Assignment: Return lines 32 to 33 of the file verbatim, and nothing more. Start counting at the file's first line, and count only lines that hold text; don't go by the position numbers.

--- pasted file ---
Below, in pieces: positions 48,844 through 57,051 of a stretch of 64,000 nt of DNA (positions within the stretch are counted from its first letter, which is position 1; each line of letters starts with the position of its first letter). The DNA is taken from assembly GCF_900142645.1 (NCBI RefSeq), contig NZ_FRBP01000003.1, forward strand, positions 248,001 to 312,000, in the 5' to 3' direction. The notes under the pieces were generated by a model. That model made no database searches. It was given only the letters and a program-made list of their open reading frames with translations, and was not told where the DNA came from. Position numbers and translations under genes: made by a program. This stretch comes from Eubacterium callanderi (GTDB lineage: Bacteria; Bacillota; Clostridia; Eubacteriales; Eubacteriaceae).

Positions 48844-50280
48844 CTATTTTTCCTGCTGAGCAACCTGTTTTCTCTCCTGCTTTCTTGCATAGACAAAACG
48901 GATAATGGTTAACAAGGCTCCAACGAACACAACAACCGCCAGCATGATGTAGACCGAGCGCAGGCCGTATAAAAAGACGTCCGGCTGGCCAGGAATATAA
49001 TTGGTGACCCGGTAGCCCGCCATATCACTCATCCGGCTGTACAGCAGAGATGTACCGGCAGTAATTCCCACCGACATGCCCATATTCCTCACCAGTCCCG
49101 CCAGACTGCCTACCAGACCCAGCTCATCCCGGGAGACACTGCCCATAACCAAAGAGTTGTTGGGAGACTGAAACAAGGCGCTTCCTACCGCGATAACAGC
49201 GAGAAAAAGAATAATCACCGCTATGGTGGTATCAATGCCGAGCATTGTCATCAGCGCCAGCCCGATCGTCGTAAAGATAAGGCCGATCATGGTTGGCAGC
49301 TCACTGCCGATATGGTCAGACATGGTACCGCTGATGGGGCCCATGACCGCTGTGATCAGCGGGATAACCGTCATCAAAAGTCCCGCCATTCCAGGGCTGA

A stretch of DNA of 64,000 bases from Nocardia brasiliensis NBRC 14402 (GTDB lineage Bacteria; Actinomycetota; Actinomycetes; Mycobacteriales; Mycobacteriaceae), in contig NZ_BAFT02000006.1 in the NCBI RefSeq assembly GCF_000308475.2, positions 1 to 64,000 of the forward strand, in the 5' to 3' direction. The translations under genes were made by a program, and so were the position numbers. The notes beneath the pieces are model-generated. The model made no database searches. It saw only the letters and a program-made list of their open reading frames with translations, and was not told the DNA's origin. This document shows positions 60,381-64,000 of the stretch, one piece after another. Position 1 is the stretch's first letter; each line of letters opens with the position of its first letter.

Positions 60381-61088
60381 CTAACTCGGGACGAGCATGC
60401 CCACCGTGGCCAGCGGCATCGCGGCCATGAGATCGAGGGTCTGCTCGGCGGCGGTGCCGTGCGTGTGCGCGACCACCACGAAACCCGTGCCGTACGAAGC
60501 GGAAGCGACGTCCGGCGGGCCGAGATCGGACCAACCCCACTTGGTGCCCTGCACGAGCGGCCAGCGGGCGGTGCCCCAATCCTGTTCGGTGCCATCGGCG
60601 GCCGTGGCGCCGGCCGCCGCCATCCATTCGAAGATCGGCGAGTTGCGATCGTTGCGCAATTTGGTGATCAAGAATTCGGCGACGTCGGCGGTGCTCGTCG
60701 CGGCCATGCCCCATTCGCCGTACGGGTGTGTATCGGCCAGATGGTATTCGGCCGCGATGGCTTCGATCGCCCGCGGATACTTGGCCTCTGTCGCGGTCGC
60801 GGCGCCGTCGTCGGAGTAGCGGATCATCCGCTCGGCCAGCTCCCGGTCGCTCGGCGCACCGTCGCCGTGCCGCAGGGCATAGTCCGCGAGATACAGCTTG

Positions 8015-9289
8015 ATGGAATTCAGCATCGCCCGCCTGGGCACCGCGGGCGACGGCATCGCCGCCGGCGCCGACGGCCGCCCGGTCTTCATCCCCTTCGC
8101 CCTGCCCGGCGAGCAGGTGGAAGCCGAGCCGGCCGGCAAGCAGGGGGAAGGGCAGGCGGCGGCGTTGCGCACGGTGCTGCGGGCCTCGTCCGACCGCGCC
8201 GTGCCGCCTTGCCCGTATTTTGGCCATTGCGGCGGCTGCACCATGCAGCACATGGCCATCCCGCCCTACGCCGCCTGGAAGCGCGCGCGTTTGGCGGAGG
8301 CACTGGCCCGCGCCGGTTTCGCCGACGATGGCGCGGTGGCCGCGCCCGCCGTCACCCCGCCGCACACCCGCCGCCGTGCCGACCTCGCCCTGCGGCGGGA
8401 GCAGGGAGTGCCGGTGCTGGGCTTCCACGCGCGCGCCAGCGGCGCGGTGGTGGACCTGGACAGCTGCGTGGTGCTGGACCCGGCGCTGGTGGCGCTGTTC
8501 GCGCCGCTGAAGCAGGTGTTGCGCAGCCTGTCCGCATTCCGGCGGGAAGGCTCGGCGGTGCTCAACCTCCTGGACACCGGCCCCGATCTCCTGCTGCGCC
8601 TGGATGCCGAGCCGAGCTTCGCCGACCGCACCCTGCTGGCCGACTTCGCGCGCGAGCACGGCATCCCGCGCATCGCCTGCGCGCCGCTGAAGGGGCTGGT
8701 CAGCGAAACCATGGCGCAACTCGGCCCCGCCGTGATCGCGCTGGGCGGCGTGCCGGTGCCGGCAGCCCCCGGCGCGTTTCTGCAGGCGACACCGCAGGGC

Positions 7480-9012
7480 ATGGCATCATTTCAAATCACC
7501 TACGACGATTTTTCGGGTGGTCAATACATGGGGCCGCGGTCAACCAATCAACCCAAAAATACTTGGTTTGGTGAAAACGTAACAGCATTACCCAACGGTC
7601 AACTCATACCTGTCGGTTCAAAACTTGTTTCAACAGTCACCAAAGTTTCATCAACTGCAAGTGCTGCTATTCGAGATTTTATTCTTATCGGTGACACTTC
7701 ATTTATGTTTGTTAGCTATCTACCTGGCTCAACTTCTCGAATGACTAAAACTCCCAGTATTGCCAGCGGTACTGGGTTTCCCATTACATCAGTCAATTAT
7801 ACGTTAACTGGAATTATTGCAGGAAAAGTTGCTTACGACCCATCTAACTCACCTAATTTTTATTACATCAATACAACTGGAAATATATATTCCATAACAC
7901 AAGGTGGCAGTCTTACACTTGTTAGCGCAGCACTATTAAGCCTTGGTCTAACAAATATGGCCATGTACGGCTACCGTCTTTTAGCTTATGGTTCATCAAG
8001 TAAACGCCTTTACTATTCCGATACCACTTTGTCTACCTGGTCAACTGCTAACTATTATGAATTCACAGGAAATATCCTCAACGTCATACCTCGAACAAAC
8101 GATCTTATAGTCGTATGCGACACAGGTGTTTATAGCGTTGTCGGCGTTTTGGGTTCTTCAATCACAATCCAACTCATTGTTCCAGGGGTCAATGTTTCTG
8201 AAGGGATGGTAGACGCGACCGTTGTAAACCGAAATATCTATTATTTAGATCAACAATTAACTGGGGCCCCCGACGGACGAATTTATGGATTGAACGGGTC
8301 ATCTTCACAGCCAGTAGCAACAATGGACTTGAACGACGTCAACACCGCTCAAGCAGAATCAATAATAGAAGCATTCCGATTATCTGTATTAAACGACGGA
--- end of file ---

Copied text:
7901 AAGGTGGCAGTCTTACACTTGTTAGCGCAGCACTATTAAGCCTTGGTCTAACAAATATGGCCATGTACGGCTACCGTCTTTTAGCTTATGGTTCATCAAG
8001 TAAACGCCTTTACTATTCCGATACCACTTTGTCTACCTGGTCAACTGCTAACTATTATGAATTCACAGGAAATATCCTCAACGTCATACCTCGAACAAAC